Neurology care 'is lacking' for UK patients
- 7 June 2011
- From the section Health
Services for neurological conditions are poorly organised and do not meet patients' needs, says a report.
The Royal College of Physicians and the Association of British Neurologists say many patients with conditions like epilepsy or Parkinson's disease are unable to access specialist care.
They point to a lack of expert doctors in local hospitals and emergency departments.
The government agrees a shake-up of services is needed.
Neurological disorders are very common, making up about a 10% of GP consultations and emergency medical admissions.
The disorders include many different conditions, some very common, such as migraine and multiple sclerosis, and some rare, like motor neurone disease.
Together these conditions result in disability in one in 50 people in the UK.
But neurology services in the UK have mainly developed around large regional neurosciences centres with an emphasis on research and academic excellence.
This has left local services undertrained and understaffed, according to the report.
The UK also has fewer neurologists per head of population compared to other countruies - one per 125,000 in the UK compared to one per 40,000 in the US and the rest of Europe.
'Poor organised services'
Patients admitted to hospital with an acute neurological illness are rarely seen by a specialist neurologist.
In contrast, those admitted for a stroke and other acute medical emergencies usually see the right specialist without delay.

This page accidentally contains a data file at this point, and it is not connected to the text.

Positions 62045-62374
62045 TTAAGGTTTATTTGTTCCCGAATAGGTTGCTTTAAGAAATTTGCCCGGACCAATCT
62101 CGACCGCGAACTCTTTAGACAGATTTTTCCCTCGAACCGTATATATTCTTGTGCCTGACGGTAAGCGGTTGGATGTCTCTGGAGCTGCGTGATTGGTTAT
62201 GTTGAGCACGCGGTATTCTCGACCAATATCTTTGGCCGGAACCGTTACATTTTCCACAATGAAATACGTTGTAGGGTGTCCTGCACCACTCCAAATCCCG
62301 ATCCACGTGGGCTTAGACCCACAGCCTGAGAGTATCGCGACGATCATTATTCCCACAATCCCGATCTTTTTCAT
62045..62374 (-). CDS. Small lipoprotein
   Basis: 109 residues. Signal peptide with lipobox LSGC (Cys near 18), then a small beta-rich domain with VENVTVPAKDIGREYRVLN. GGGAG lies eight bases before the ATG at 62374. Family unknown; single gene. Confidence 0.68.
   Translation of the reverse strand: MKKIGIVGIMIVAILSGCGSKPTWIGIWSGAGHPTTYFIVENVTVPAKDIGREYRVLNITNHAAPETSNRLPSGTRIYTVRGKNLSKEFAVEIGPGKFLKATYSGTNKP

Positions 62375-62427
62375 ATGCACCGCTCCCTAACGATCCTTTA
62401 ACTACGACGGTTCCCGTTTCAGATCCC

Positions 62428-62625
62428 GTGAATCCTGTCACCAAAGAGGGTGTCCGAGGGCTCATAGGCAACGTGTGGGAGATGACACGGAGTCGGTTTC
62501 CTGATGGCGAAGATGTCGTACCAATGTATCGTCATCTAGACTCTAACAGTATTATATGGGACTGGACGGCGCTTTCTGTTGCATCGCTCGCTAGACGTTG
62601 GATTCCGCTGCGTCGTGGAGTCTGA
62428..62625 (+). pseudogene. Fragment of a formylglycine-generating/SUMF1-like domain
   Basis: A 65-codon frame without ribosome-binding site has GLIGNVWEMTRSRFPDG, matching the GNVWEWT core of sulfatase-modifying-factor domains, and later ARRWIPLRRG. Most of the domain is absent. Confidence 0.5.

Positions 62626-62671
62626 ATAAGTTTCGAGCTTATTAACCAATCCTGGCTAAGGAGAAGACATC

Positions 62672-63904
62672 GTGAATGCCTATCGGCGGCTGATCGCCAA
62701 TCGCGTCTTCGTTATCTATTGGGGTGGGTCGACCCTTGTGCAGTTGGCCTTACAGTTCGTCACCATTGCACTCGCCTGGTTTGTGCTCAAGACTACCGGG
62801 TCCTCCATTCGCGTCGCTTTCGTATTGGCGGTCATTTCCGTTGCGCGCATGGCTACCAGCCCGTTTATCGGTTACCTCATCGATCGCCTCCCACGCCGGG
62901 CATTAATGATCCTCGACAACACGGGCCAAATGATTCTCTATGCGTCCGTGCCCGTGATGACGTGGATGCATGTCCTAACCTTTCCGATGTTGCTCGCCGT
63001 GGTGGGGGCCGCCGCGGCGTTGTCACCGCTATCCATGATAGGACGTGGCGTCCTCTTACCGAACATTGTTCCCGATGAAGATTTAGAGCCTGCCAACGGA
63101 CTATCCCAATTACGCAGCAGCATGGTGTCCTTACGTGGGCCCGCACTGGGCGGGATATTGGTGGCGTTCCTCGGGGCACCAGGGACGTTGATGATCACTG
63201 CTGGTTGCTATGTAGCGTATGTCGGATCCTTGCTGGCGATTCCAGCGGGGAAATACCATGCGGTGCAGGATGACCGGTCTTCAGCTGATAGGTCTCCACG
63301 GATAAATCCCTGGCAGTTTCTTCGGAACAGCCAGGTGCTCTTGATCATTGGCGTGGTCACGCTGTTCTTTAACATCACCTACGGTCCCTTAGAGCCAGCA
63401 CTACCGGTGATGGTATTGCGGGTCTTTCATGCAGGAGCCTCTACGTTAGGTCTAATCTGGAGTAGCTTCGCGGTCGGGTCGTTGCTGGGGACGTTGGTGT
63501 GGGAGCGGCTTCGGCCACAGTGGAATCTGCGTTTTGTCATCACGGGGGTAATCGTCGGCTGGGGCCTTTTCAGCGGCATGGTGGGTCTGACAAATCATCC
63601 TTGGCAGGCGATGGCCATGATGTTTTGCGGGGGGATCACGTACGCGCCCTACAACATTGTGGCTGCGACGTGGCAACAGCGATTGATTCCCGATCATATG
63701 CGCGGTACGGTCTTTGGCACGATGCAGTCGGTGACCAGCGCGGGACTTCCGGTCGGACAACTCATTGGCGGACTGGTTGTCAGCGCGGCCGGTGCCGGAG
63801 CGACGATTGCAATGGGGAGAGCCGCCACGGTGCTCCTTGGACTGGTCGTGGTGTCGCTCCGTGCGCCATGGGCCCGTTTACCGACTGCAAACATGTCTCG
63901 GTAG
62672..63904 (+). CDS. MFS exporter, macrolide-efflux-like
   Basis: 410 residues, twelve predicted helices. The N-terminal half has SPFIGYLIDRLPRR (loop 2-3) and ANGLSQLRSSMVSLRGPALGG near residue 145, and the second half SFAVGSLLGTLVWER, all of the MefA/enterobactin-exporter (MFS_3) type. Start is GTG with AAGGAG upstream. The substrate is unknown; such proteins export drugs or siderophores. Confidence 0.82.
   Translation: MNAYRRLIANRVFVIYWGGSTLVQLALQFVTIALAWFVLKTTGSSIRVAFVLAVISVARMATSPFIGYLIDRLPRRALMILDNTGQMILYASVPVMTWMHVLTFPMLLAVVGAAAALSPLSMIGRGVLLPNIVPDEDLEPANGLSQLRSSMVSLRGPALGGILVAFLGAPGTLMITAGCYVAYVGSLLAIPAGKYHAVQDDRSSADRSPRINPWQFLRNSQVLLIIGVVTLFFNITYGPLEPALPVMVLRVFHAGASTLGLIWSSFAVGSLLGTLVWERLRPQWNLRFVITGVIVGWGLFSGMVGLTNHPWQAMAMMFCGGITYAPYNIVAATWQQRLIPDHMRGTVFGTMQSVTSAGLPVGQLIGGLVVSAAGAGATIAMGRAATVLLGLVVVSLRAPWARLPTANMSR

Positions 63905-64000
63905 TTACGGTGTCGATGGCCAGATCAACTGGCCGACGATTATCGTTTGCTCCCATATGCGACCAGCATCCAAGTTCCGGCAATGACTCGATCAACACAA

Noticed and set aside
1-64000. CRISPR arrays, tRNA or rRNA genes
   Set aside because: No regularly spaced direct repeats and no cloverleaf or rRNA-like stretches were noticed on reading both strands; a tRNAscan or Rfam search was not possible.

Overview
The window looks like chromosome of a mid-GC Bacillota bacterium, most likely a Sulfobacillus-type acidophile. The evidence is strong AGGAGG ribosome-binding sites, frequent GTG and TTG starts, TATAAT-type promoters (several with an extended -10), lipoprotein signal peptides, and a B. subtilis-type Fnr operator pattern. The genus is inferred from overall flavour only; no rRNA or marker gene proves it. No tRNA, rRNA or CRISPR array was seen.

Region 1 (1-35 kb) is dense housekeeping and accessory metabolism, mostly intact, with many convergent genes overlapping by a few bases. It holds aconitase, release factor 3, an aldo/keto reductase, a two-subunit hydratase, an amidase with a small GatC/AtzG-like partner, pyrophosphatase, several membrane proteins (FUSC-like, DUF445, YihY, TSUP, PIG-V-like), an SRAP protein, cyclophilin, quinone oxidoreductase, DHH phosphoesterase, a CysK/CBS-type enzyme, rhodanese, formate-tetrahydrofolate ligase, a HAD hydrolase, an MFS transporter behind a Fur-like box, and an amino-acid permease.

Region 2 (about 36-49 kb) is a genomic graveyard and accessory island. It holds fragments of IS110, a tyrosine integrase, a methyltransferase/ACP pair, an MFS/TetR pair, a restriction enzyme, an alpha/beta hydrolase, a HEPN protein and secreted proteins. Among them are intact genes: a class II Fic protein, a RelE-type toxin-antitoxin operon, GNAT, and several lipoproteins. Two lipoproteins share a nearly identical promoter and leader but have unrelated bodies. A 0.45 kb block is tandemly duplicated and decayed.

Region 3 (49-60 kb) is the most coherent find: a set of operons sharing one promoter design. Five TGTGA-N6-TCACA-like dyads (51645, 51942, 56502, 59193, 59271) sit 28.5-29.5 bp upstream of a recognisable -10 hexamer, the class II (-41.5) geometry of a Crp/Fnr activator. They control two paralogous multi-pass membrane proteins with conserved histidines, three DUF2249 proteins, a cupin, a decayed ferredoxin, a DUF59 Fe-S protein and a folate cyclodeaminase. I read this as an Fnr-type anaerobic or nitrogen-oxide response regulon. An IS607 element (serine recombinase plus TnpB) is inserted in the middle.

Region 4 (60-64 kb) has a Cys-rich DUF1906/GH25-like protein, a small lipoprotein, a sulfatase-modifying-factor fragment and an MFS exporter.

The report calls for an expansion and improvement of local services with a shift in emphasis from scheduled to emergency care.
The chairman of the working party who produced the report, Dr David Bateman, said: "The recommendations when implemented will substantially improve local services: many can be achieved at little extra cost mainly by reorganisation of services."
Steve Ford, Chair of the Neurological Alliance, said: "Patients with neurological conditions need to see the right specialist at the right time in the right place, but evidence shows clearly that this isn't happening due to poorly organised services and not enough specialist care.
"We welcome the report's timely publication and call on the government, at this important time of NHS reform, to place neurology at the top of its agenda."
A Department of Health spokesman said: "This is exactly why we need to modernise the NHS. Support for people with long-term neurological conditions has not been good enough.
"Our plans put patients firmly in the driving seat with more control over their care, and give clinicians the freedom to prescribe the treatment they feel most appropriate.
"Improving commissioning and more integrated services are key to ensuring better care for patients."